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This Perspective discusses the following new study published in PLOS Medicine:
Tan CE, Kyriss T, Glantz SA (2013) Tobacco Company Efforts to Influence the Food and Drug Administration-Commissioned Institute of Medicine Report Clearing the Smoke: An Analysis of Documents Released through Litigation. PLoS Med 10(5): e1001450. doi:10.1371/journal.pmed.1001450
Stanton Glantz and colleagues investigate efforts by tobacco companies to influence Clearing the Smoke, a 2001 Institute of Medicine report on harm reduction tobacco products.
In this week's PLOS Medicine, Stanton Glantz and colleagues have conducted detailed historical research on the involvement of the tobacco industry, or at least its influence, in the preparation of an important Institute of Medicine (IOM) report (Clearing the Smoke) commissioned by the US Food and Drug Administration (FDA) in 2001 . This report served as a backdrop for consideration of FDA regulatory authority over tobacco products at that time, and FDA authority has subsequently been enacted through the Family Smoking Prevention and Tobacco Control Act of 2009 (FSPTCA) . We have seen several important developments in the United States regarding the tobacco industry since the 2001 IOM process, which seemed to then recognize that industry as a “stakeholder” and not as the ruthless and well-funded opponent of tobacco control it has been for decades. The authors here have rightfully pointed out that this industry has been cited in two federal courts for violating the Racketeer Influenced and Corrupt Organizations (RICO) Act during 50 years' of public deception about the harmfulness (and in addition the alleged reduced harm) of cigarettes and new tobacco products . This fact cannot be ignored in any current or future regulatory approach to tobacco products. To paraphrase former Surgeon General C. Everett Koop, cigarettes were and still are the only consumer product that can kill you when used as directed.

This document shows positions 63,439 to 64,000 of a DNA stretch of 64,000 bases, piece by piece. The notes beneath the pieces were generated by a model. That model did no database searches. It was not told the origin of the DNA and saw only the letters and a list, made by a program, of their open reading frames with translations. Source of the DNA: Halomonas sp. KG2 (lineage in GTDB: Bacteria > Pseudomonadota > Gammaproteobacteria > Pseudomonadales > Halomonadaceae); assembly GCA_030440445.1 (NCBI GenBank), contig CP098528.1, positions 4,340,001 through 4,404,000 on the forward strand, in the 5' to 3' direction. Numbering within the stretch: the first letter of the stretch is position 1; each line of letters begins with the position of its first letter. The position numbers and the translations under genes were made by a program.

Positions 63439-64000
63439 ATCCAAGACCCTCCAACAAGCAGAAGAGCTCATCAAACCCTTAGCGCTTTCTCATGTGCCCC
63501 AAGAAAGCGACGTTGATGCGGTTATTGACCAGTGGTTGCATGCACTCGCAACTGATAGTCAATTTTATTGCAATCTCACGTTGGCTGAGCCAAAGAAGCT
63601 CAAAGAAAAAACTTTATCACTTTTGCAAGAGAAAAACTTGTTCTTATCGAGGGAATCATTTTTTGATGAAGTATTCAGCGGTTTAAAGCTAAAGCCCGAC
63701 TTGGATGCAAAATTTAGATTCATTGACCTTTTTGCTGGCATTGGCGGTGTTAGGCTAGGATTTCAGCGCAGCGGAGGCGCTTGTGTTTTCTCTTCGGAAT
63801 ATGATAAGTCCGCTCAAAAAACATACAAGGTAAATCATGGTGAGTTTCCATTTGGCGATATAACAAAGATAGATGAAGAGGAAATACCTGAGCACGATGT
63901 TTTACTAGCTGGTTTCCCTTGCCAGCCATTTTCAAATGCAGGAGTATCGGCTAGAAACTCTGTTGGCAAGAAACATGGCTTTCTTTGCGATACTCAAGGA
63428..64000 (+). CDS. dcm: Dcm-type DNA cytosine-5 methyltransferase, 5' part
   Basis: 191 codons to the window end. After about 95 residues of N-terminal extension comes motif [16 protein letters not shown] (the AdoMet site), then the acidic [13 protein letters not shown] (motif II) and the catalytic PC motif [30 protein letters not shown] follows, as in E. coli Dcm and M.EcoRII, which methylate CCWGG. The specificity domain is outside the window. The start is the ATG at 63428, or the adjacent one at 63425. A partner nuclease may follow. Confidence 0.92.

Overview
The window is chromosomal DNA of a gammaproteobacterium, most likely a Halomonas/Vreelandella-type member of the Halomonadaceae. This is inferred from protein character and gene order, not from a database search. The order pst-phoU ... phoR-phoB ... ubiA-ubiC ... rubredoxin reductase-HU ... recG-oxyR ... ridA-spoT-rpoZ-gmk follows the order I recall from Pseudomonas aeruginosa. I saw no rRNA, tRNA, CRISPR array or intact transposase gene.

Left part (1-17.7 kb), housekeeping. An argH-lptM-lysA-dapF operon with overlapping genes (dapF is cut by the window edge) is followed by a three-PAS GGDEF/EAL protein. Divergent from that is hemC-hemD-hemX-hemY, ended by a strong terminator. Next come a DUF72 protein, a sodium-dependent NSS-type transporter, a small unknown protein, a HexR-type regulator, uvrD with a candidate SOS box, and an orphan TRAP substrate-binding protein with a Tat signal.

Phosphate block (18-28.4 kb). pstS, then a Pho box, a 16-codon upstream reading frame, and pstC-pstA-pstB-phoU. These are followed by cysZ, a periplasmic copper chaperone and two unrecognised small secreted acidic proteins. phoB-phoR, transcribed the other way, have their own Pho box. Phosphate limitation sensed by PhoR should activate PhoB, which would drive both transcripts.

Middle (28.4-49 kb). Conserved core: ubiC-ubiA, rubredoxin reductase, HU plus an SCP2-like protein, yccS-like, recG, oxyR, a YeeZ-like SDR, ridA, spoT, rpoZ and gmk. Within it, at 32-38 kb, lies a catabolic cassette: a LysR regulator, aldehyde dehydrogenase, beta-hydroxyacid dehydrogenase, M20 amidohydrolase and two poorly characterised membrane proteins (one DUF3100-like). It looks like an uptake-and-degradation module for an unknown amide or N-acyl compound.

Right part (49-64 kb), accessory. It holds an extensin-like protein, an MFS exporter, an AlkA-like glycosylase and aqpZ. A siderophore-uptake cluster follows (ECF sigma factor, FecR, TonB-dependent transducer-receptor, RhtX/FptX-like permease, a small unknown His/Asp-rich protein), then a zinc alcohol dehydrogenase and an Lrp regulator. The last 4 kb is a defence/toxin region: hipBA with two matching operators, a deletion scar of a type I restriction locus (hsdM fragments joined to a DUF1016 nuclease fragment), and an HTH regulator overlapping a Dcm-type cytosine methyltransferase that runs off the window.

In support of their IOM interventions in 1999–2001, tobacco companies recruited and employed paid “experts” to provide input to the deliberations and contributed well-crafted criteria for the development of “reduced harm” products to the IOM committee members. Presentations to the IOM were carefully vetted by industry lawyers in order to protect the business of selling tobacco and to fend off meddlesome public health regulations over product development. Glantz and colleagues show in great detail how clever, coordinated, and manipulative the big tobacco companies and their lawyers were in their efforts to insert their agenda into the IOM proceedings. It was clear to the industry that tobacco regulation was going to happen someday, and thus the tobacco companies needed to appear somehow to support the regulatory development process as good corporate citizens, despite their continued dedication to profiting from selling lethal products.
The public health approach to regulatory intervention is normally very inclusive, bringing all stakeholders to the table to present their perspectives, to argue about the impacts of the interventions on their organizations, and to find compromises that work for the greater good of all those involved. However, the tobacco industry is very good at what it does in terms of obfuscating the truth about the harm of tobacco use, dividing the public health community over harm reduction approaches, and befuddling critically important regulatory processes, even those that the FDA is now trying to implement under the FSPTCA. History has shown that the tobacco industry is NOT a stakeholder in public health and thus must not be treated as such.